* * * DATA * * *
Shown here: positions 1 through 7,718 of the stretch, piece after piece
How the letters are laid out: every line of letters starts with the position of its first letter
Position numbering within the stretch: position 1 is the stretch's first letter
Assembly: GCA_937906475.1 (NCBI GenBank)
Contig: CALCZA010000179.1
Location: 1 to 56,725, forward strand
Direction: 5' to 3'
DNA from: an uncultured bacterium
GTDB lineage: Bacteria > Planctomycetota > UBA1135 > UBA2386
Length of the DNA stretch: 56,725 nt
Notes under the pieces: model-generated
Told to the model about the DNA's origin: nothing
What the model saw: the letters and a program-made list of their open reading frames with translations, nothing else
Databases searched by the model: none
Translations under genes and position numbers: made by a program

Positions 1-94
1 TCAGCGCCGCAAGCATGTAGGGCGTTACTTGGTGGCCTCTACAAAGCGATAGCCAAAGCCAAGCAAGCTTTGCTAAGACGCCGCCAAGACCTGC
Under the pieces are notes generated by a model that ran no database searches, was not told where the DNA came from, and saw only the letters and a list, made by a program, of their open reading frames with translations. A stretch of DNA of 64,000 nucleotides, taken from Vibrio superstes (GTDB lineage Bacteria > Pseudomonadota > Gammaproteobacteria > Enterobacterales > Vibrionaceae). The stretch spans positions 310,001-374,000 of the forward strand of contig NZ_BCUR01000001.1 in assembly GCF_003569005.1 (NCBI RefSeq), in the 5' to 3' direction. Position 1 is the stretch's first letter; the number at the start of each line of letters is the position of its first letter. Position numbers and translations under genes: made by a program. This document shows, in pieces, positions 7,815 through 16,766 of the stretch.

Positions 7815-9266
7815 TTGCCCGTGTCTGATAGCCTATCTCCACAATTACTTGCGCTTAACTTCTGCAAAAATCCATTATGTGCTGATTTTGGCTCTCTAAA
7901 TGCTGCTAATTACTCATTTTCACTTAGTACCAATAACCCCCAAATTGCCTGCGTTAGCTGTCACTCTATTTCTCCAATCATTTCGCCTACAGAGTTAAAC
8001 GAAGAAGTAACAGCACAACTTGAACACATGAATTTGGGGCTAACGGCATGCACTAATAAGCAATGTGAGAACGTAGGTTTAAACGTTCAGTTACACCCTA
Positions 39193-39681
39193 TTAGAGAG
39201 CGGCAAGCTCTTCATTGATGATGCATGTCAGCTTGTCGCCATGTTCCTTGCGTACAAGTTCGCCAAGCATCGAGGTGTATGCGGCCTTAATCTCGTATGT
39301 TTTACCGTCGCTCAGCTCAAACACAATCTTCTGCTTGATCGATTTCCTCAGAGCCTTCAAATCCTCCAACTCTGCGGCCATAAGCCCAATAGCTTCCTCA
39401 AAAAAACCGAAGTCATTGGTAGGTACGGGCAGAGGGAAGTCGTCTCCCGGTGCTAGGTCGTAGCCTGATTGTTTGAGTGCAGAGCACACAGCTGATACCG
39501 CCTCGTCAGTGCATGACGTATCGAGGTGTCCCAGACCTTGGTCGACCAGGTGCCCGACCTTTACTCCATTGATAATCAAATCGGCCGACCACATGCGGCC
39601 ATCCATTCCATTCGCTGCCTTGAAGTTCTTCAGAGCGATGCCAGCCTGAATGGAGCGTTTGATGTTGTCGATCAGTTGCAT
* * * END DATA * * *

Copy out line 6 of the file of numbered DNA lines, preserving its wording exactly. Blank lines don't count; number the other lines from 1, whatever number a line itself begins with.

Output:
Location: 1 to 56,725, forward strand